farmer's insurance

Maintenance Manager Martin Ferrone often comments that, “They are one of the hardest working groups we have had out to serve at Blandford.” We cannot thank them enough for returning month after month to move fence, mulch trails, prep pioneer buildings for special events and eagerly jump into any assignment.


On their last service day, March 11th, we discovered that one of the Farmer Insurance heros of the day, Shineene Houston, was a former Blandford Environmental Education Program student. And another, Nickolas James, was a Sugarbush festival musician. It was fun to reminisce and be reminded of the rich connections our volunteers have with Blandford Nature Center.

Earn Rewards by Serving at Blandford

Next week is invasive species awareness week and Blandford will have eco-stewards continue to cut and treat invasive species preparing for spring habitat protection, reducing the amount of invasive chemicals flowing into vernal pools. Stewards are motivated to help because they care about the projects and lands at Blandford. But there is another special bonus volunteers can gain by helping this winter. You could earn points redeemable for all sorts of fun rewards by volunteering at Blandford.
Writer Heidi Stukkie shared “[What] began almost two years ago as an online program where people could earn rewards for recycling has now entered phase two. The City of Grand Rapids’ website has recently added two new two features that let people earn points and get involved in their communities.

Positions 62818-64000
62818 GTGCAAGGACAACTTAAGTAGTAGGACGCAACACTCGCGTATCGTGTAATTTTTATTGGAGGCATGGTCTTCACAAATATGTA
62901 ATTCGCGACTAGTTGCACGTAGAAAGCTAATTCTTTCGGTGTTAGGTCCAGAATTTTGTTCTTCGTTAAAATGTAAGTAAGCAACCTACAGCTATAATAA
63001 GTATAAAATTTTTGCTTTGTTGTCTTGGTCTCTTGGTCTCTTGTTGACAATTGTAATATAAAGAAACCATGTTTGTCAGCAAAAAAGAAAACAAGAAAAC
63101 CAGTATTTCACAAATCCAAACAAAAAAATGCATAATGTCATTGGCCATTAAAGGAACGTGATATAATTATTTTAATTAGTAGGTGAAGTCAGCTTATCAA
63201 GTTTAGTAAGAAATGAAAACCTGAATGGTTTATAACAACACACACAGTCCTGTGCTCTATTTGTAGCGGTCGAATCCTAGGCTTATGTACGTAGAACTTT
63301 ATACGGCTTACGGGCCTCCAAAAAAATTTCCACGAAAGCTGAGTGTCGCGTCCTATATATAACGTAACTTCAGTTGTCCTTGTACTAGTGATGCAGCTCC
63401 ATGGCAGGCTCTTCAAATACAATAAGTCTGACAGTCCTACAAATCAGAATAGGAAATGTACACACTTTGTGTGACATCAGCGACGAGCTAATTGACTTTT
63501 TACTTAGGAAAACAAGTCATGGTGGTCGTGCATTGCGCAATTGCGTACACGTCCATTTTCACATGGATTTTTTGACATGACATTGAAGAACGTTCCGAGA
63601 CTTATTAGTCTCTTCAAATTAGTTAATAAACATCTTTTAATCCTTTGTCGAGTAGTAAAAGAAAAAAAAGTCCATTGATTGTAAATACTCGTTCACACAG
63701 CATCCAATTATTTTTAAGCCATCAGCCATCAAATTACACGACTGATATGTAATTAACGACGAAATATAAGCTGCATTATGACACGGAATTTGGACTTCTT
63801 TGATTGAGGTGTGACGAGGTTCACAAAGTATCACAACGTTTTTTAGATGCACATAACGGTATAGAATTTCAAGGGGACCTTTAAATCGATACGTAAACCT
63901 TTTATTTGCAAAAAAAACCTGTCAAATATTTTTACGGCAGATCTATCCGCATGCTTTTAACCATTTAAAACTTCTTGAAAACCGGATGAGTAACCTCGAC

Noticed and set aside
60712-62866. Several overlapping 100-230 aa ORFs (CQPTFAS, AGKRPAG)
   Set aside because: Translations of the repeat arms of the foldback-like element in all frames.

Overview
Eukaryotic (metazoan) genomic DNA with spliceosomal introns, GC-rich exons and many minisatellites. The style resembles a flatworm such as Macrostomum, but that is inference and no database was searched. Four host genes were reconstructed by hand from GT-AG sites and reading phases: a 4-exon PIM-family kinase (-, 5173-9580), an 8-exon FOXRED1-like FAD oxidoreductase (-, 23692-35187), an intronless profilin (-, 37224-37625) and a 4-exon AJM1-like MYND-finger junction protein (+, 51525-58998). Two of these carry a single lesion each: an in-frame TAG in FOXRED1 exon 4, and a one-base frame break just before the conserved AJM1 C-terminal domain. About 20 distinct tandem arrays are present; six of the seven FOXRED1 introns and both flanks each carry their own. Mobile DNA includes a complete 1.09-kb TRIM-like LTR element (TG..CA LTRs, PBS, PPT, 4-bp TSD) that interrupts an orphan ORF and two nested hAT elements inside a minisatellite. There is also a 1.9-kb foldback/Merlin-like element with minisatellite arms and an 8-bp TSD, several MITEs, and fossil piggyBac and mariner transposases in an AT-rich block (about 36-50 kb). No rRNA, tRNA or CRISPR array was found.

The first new feature encourages people to volunteer with the incentive to earn rewards for their actions. The way it works is residents sign up for an account on the site and then volunteer for one of the featured opportunities. Afterward, they earn points that can later be redeemed for discounts on restaurants, services, and retail purchases.

gr pointsPhase one of the MyGRcitypoints program was developed to encourage recycling in the City limits. There are now around 10,000 users and the program has increased recycling by 80 percent. This new second phase is open to anyone in West Michigan, and not just City residents.

City Manager Greg Sundstrom says the key with phase two of MyGRcitypoints is not so much about earning points, but instead about “keeping local dollars local and building communities.” He believes these two actions are important for our city’s future.

“But we are one of the first communities to do this and that sets Grand Rapids apart from other cities,” he says. “It’s kind of a radical idea.”

The City is open to suggestions for the site and ideas for future campaigns that will motivate people to get involved in the community.”All we’ve done is build the platform,” says Sundstrom. “Others can now help figure out what to do with it.”

If you’d like to earn rewards for your volunteer or recycling efforts, or participate in the special Park Makeover campaign, here’s how to get involved:

  Visit MyGRcitypoints online to find out more.
–    Sign up to start earning points.
–    Volunteer to earn points.
–    Like MyGRcitypoints on Facebook.
–    Follow @myGRcitypoints on Twitter.
tom riddle
Pictured above is volunteer Tom Riddle helping remove invasive plants along a fence row on the edge of Brandywine creek in January 2016. Now, Tom and others can earn rewards for helping protect nature. MyGRcitypoints wants “everyone to take part in transforming the community into a better place to live, work, play, eat, and shop. Throw a few cans in that new recycling cart, plant a tree, or spread some woodchips; then watch your points and local businesses grow as we all work together to create a vibrant, sustainable community.”